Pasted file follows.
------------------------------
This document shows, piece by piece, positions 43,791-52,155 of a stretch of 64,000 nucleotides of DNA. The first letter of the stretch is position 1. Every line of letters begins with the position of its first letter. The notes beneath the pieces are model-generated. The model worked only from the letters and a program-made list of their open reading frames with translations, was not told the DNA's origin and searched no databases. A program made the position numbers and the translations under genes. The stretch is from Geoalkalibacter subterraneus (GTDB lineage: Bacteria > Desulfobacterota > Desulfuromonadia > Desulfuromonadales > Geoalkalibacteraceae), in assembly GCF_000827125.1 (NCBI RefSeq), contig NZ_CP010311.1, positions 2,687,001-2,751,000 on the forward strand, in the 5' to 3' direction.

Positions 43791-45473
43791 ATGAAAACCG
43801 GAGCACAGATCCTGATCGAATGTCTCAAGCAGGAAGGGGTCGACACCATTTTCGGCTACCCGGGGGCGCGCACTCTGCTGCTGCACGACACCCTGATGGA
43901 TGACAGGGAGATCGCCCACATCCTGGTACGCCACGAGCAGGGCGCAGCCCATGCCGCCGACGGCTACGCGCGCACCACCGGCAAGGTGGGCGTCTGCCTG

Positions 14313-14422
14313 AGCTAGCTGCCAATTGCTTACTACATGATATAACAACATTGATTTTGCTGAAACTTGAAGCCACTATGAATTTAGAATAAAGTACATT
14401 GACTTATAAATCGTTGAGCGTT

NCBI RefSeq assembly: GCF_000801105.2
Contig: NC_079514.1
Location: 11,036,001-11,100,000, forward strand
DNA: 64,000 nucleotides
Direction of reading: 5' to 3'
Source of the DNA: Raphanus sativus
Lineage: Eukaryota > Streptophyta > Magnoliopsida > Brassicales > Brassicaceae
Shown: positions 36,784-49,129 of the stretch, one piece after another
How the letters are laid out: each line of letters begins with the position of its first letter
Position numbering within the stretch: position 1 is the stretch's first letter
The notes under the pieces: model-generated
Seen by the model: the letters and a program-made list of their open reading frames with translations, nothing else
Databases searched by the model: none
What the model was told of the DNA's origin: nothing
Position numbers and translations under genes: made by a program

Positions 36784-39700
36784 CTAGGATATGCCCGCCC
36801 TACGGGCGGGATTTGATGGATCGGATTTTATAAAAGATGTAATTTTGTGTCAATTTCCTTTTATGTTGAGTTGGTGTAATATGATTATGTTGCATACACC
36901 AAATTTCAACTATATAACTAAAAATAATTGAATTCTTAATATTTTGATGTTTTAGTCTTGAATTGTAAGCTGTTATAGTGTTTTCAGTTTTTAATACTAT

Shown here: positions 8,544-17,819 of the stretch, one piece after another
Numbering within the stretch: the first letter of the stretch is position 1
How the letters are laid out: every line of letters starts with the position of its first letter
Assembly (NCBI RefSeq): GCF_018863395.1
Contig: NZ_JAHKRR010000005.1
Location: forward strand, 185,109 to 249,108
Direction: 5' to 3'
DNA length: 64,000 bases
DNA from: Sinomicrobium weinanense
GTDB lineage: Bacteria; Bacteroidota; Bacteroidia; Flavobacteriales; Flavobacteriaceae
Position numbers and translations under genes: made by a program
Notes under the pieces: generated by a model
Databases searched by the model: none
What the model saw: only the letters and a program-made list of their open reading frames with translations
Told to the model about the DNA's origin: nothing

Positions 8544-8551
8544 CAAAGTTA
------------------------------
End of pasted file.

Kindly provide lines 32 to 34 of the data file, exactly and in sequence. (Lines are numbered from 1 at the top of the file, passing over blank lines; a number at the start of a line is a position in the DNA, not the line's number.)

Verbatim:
Contig: NZ_JAHKRR010000005.1
Location: forward strand, 185,109 to 249,108
Direction: 5' to 3'